(B) Letter, of Jan. 14, 1908; NP Rwy Co. files, Presidents Subject Files 1387C Minesota Historical Society

(C) Letter, to W. Wallace, NP Div Council, Helena, MT from Attorney General, MT.; NP Rwy. - in files of President Howard Elliott; MHS

(D) Letter, of May 13, 1921; PSF 1387C, NP Rwy. MHS 
                       Attached is the full article sans photos.                                                                                                                              James Dick - Roseville, MN 

 


Was: Triple dome tank cars

np328
 

     I had wondered about triple dome tanks also and where prototypically I might use the several single, two, and three, dome tank cars I had bought from SC&F purchased earlier other than overhead traffic.  That in addition to several Sunshine tank cars.  [Interesting fact: Presenting at an early Sunshine Naperville meet, Tricia offered to pay me (for presenting,) and I asked, Might I get paid in Sunshine cars instead of cash? The reply from Tricia was an emphatic Yes! in reply. It was Saturday morning so while the stock was partially depleted, a good selection was still available. On Thursday eve, I had rushed the room with many of you, so I had my "must haves". I looked around and found many cars that interested me, and off I walked with a full armload of Sunshine models that were an even sweeter deal than the cash.]  And no, none at this time are for sale. 

     I had posted to another group this collection: https://www.loc.gov/pictures/collection/coll/item/2004678115/
Here it is with the grouping open:   https://www.loc.gov/pictures/search/?q=LOT%201125&fi=number&op=PHRASE&va=exact&co!=coll&sg=true&st=gallery
And this grouping is presented for your perusal. Dated 1939-1941, it is chock full of single sheathed boxcars, boxcar roofs, several shots of an L&N ya'all boxcar - showing grain inspection being done, a RI SS truss rod boxcar next to an Ann Arbor SS, (plenty of grain doors in the foreground), several photos of two track vest-pocket engines houses, and yards, and yards full of Steam Freight car photos.  

In the group, four across and two down is a photo marked Coalyard, Minneapolis here: https://www.loc.gov/pictures/item/2017718340/resource/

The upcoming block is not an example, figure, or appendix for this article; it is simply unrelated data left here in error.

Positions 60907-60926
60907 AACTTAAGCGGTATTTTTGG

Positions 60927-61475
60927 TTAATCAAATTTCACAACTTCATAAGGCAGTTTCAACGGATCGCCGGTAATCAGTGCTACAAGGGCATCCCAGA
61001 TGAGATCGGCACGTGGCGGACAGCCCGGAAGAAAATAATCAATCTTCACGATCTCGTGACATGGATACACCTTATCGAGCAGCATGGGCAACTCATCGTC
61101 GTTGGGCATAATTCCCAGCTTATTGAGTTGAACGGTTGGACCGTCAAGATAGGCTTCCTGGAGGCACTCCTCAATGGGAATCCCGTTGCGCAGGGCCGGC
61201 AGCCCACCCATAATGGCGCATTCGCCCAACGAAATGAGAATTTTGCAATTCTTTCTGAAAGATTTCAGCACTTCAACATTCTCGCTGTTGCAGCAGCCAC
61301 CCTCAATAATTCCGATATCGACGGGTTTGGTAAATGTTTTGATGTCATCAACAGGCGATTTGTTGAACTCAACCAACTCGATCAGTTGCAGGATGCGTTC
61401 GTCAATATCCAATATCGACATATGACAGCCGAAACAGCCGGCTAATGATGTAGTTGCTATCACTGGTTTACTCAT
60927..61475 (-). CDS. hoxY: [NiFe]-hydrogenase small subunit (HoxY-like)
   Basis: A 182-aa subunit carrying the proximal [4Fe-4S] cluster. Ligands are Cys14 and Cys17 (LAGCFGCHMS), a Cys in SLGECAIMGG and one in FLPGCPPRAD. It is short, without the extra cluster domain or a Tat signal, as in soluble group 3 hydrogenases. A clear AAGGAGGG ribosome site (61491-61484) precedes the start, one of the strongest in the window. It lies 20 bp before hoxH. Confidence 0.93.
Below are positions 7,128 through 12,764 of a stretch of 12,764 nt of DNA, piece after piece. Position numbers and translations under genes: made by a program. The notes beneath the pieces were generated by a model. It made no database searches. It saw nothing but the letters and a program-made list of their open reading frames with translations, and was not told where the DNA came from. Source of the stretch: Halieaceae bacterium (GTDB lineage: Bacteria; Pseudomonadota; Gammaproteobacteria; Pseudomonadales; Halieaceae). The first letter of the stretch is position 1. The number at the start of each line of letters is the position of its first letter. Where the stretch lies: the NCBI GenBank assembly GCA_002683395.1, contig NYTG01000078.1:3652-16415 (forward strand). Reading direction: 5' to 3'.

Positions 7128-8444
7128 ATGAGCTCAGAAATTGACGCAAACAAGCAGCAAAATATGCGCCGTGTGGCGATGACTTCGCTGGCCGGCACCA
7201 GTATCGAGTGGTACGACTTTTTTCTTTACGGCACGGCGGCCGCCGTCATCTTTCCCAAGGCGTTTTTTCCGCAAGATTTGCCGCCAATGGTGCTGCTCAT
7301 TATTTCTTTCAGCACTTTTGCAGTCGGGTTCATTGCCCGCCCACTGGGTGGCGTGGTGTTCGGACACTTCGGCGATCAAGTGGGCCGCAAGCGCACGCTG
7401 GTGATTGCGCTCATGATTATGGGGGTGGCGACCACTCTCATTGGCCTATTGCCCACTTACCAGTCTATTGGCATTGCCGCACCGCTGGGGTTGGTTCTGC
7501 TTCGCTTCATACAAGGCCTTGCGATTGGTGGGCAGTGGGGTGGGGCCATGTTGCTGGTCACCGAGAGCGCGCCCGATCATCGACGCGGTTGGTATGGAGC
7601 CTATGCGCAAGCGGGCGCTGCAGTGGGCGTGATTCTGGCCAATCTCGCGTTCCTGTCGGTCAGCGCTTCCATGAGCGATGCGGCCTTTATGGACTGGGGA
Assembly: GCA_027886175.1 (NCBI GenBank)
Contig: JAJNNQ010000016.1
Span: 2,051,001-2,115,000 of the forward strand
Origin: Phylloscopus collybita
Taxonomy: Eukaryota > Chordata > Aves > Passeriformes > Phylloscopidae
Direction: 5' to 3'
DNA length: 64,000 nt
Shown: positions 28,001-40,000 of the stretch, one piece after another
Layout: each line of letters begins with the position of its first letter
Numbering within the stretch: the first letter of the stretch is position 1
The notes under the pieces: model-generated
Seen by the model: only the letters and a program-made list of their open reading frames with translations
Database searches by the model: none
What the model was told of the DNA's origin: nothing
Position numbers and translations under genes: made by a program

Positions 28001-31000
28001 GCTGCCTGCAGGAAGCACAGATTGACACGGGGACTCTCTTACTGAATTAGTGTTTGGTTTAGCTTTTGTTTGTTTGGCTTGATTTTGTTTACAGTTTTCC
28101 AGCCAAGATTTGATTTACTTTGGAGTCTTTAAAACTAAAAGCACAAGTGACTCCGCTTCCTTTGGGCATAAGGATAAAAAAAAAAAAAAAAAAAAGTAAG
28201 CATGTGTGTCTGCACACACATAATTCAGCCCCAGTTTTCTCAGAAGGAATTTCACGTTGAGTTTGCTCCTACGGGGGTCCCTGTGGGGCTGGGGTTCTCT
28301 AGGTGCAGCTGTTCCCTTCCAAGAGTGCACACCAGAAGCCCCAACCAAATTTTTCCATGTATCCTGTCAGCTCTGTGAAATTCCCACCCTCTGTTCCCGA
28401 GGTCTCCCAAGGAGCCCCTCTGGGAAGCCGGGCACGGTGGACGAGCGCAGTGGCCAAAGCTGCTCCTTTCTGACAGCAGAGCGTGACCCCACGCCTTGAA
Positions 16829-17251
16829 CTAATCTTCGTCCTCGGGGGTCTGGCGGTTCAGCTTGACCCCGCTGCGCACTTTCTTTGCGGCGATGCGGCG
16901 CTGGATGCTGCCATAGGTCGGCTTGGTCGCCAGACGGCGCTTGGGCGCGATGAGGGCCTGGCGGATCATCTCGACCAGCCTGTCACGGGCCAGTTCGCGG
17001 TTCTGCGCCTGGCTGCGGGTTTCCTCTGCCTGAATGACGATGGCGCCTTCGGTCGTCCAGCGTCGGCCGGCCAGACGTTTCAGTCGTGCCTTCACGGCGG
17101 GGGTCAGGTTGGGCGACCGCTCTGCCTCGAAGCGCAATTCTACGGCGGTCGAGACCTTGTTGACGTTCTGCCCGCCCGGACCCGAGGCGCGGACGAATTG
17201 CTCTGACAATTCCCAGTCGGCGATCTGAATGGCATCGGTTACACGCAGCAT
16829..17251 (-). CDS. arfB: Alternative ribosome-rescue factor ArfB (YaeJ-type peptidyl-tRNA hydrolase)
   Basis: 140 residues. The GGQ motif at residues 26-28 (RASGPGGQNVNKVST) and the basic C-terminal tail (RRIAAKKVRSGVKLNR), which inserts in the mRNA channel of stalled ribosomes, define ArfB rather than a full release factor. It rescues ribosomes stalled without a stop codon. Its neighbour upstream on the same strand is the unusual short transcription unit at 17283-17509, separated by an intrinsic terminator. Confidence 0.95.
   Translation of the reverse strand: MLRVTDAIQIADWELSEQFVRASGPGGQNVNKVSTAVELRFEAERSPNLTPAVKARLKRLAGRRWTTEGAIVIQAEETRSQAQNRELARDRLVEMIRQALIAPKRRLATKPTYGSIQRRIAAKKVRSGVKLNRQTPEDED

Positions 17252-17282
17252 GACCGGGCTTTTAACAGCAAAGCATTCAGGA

On the left are a string of tank cars of various sizes, and one triple dome. 


      An early Minneapolis landmark, the Foshay tower is above the locomotive tender. And of the steam locomotive, it appears to be a Chicago Great Western emblem. From the sun cast, this might be north-east of Minneapolis towards the Minneapolis/St. Paul border just north of University Avenue. Now under an office park.
And Rand Boyd covered several models in his March 1987 RMC article. 
However, I was surprised to see the 3-dome car. In reflection back to the original thread, my sentiments once I viewed a photo (with little trouble) of the offering, matches Bruce's. 

So, after you have grabbed your favorite beverage and opened the Lot above, Lot 1125 and found images like this:  Empty freight car, truck, grain elevator, Minneapolis, Minnesota (loc.gov)
(Does anyone offer a decal like this?)  This looks to be a Canadian Car (or Soo Line possibly?) Note the trust paint in this photo: https://www.loc.gov/pictures/item/2017809731/resource/

      Plug in 1126 to the Lot number and find more cars to view: https://www.loc.gov/pictures/search/?q=LOT+1126&sp=1&st=gallery
A nice side view of a coal loader, and if you found the photo of the coal loader and it does not match your Walthers model, the Walthers model is different, and accurate. See the attached photo.   Lehigh Valley DS boxcar here in the Twin Cities next to an NP box noticeably higher. https://www.loc.gov/pictures/item/2017809856/resource/       
  For my part, the NP box is in a 1918 class of 500 cars with a 10 foot inside height and all will be retired prior to 1950. Anyone want to take a stab at IDing the LV car? 

    Find in this grouping a load of farm tractors with rigging and blocking example ready for you to model: https://www.loc.gov/pictures/item/2017809858/resource/
In the photo of a flatcar load of corn shuckers, I find the interior of a drop bottom gondola in the lower left more interesting: https://www.loc.gov/pictures/item/2017809859/resource/ 
For those that have the Westerfield CMSP&P composite gondolas: https://www.loc.gov/pictures/item/2017718328/resource/  

Anyway, plenty STMFC content to see here. By John Vashon, and others.                                                                                        James Dick - Roseville, MN